No summer vacation for the Supreme Court
Daniel Suhr | The justices used an overflowing docket to issue important, pandemic-related rulings
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The first Monday in October marks the official start of the new term at the U.S. Supreme Court. Summertime is typically the slow period for our nation’s highest court. In June, the justices work intense hours, pushing themselves and their law clerks hard to finalize opinions by June 30, the last day of each annual term. For me, the final weeks of June feel like March Madness for basketball fans—the most wonderful time of the year, as the Court inevitably waits to finish its most controversial decisions until the last hour.
But then the justices recess for July, August, and September, only returning to the bench as fall begins. Most justices spend those summer months relaxing, lecturing, and perhaps teaching a class abroad. Justice Clarence Thomas and his wife Ginni hook up their RV and head out on the open road.
Inevitably, work intrudes on occasion, as some cases just cannot wait for the Court’s regular schedule. These emergency petitions are heard and decided without the regular routines of briefing and argument because of their time-sensitive nature. Though many in the media call this the Court’s “shadow docket,” there is nothing insidious or untoward about it. It is more properly called simply the orders list, as the Court issues orders and explanations on pending motions.
Historically, these appeals were often last-minute death-penalty cases, to the point where the employee in the clerk’s office designated to handle the emergency-petitions phone was known as “the death clerk.”
This is another tradition upended by the COVID-19 pandemic, as the Court’s emergency docket has exploded with time-sensitive appeals tied to restrictions in various public-health orders.
As Christians, we’ve been primarily interested in the Supreme Court’s treatment of the First Amendment rights of religious congregations to gather in person for services. Thankfully this case law has moved substantially in a positive direction since the pandemic began, with solid rulings for religious liberty in Diocese of Brooklyn v. Cuomo and Tandon v. Newsom.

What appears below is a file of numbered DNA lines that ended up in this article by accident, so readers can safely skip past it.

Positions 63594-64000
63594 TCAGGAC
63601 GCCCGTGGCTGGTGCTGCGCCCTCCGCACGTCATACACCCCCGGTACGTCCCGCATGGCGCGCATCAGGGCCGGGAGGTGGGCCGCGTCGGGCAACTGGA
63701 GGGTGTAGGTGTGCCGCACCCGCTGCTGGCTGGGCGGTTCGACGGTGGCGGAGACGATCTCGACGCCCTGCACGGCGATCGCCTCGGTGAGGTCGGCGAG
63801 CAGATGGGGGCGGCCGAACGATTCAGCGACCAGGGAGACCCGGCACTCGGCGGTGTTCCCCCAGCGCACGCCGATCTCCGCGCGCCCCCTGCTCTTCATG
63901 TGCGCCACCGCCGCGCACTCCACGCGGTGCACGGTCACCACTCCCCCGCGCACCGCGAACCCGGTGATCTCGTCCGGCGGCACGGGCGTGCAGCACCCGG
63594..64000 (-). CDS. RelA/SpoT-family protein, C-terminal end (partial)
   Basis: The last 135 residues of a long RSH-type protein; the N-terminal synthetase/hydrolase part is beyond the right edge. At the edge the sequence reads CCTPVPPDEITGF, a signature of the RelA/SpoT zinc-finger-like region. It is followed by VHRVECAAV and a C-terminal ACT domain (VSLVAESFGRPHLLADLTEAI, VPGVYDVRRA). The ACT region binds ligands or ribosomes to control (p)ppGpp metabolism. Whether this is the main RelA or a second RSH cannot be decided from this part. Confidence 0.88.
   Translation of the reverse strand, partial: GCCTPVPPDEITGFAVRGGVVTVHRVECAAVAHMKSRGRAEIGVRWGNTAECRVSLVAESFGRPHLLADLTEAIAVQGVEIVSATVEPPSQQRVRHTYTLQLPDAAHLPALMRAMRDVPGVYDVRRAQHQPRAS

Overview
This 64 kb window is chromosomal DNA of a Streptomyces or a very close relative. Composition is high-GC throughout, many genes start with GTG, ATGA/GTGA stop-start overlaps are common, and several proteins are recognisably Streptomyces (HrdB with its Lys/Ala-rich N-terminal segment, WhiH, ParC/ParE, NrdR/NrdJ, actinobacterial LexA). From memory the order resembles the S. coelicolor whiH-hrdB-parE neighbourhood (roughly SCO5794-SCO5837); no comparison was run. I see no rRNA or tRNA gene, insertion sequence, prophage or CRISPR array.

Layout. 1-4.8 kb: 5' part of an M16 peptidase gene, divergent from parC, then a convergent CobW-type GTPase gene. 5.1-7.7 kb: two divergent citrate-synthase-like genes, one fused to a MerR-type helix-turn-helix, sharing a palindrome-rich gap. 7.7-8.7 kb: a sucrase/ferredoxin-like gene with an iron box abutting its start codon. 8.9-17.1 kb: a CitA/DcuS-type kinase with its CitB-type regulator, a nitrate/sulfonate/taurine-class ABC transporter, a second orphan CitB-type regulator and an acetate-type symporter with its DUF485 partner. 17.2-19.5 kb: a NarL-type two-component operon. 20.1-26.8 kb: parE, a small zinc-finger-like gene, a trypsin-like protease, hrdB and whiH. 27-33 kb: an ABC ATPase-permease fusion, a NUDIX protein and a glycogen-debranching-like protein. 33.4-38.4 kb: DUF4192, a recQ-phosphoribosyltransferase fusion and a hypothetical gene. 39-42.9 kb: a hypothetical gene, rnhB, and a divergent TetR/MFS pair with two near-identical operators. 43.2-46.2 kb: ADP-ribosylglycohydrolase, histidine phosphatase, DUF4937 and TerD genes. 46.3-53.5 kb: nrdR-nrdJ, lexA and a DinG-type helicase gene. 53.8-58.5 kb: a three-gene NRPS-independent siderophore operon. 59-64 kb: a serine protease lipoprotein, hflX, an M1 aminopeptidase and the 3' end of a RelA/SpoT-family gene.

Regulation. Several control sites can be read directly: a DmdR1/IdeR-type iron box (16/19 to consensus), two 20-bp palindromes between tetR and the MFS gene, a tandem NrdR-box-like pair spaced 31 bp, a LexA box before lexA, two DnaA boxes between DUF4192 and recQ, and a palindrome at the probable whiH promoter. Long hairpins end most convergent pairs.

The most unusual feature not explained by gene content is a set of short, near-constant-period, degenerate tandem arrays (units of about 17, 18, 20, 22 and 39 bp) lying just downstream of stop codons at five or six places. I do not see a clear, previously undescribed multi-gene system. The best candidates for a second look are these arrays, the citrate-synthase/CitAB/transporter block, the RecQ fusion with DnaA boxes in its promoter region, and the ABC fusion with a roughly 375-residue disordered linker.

More recently, however, the Supreme Court has decided two other important cases dealing with private property rights and executive authority.
In the first, the Court reviewed an executive order in New York that said residential tenants could suspend their own eviction proceedings by simply stating they could not pay their rent because of something having to do with COVID. The Supreme Court rejected that effort, saying that rental property owners were entitled to greater due-process protections than a simple, unsworn statement.
In the second, more important case, the Court heard an emergency appeal against the federal Centers for Disease Control, which had issued a series of nationwide eviction bans. The relevant federal law authorizes the CDC to fumigate, inspect, destroy infected livestock, and take “other measures” necessary to control an outbreak. The CDC tried to classify the nationwide eviction moratorium as such an “other measure.”
The Supreme Court had seen through that charade once already, more or less saying in June that congressional action was necessary to authorize an extension of the ban because the administration’s interpretation simply could not withstand the scrutiny of common sense. When a statute has a list of actions an agency can take, followed by a catch-all phrase like “and other measures,” activities taken under the catch-all must be similar in nature to the ones in the specified list. Otherwise, the catch-all becomes all-powerful, subsumes the list, and has no stopping point. In other words, the regulatory state would be unlimited in its powers.
The Biden Administration initially promised to honor the Court’s guidance. But when it failed to find the votes even in the Democratic-controlled U.S. House of Representatives, the White House flip-flopped and issued the extension anyway.
Thankfully the courts responded promptly, and the Supreme Court issued a clear-cut order that struck down the CDC’s eviction mandate. In doing so, the Court reminded the CDC that a pandemic is not an open-ended license for the CDC to take any action it thinks worthwhile—it does not become a super-government with unlimited powers whenever it thinks such powers would advance its public-health strategies.
With these cases, the Court also rightly reinforced that economic rights such as private property are entitled to the same expedited attention as other important rights such as religious liberty.
As the justices return to regular order this week, court watchers will look back on this summer’s busyness as one more symptom of the pandemic. Even more, all eyes will be on the Court’s new term that starts today—and blockbuster cases are coming fast.
Editor’s note: Suhr represented plaintiffs in separate litigation using a similar legal theory against the CDC.
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